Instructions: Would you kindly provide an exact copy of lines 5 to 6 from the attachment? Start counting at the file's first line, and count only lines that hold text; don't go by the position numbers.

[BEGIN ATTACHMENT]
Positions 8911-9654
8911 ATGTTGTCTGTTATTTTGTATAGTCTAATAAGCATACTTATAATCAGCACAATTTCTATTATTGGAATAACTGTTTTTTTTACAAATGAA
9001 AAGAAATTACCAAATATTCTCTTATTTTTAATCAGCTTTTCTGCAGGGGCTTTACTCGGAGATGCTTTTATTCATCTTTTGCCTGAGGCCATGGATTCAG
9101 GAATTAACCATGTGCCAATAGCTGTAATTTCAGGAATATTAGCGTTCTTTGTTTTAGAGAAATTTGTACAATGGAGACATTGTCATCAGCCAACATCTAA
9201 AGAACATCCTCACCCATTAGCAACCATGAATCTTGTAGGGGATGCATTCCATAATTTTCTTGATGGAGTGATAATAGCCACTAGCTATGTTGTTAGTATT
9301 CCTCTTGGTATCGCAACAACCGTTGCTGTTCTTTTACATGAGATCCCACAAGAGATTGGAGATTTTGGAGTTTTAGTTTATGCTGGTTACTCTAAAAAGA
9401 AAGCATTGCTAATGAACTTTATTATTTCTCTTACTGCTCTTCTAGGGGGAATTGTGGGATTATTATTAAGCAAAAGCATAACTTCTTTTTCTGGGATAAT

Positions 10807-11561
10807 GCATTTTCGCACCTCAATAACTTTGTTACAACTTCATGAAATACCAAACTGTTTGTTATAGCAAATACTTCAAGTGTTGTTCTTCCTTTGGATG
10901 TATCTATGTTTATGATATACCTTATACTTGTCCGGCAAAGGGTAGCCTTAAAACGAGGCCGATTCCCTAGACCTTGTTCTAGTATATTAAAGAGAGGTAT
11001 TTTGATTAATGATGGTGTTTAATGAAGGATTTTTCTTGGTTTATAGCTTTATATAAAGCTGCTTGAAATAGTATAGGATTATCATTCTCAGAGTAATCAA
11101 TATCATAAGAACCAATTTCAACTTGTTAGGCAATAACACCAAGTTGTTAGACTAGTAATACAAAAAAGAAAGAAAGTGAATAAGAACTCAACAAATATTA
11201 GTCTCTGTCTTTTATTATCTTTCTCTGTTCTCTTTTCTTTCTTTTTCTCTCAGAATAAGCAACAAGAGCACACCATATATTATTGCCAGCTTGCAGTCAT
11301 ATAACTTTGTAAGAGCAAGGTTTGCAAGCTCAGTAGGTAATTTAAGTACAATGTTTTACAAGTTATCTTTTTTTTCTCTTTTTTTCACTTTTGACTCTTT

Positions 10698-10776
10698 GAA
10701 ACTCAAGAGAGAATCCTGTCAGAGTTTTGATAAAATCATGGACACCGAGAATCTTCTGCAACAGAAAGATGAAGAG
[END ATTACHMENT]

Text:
9201 AGAACATCCTCACCCATTAGCAACCATGAATCTTGTAGGGGATGCATTCCATAATTTTCTTGATGGAGTGATAATAGCCACTAGCTATGTTGTTAGTATT
9301 CCTCTTGGTATCGCAACAACCGTTGCTGTTCTTTTACATGAGATCCCACAAGAGATTGGAGATTTTGGAGTTTTAGTTTATGCTGGTTACTCTAAAAAGA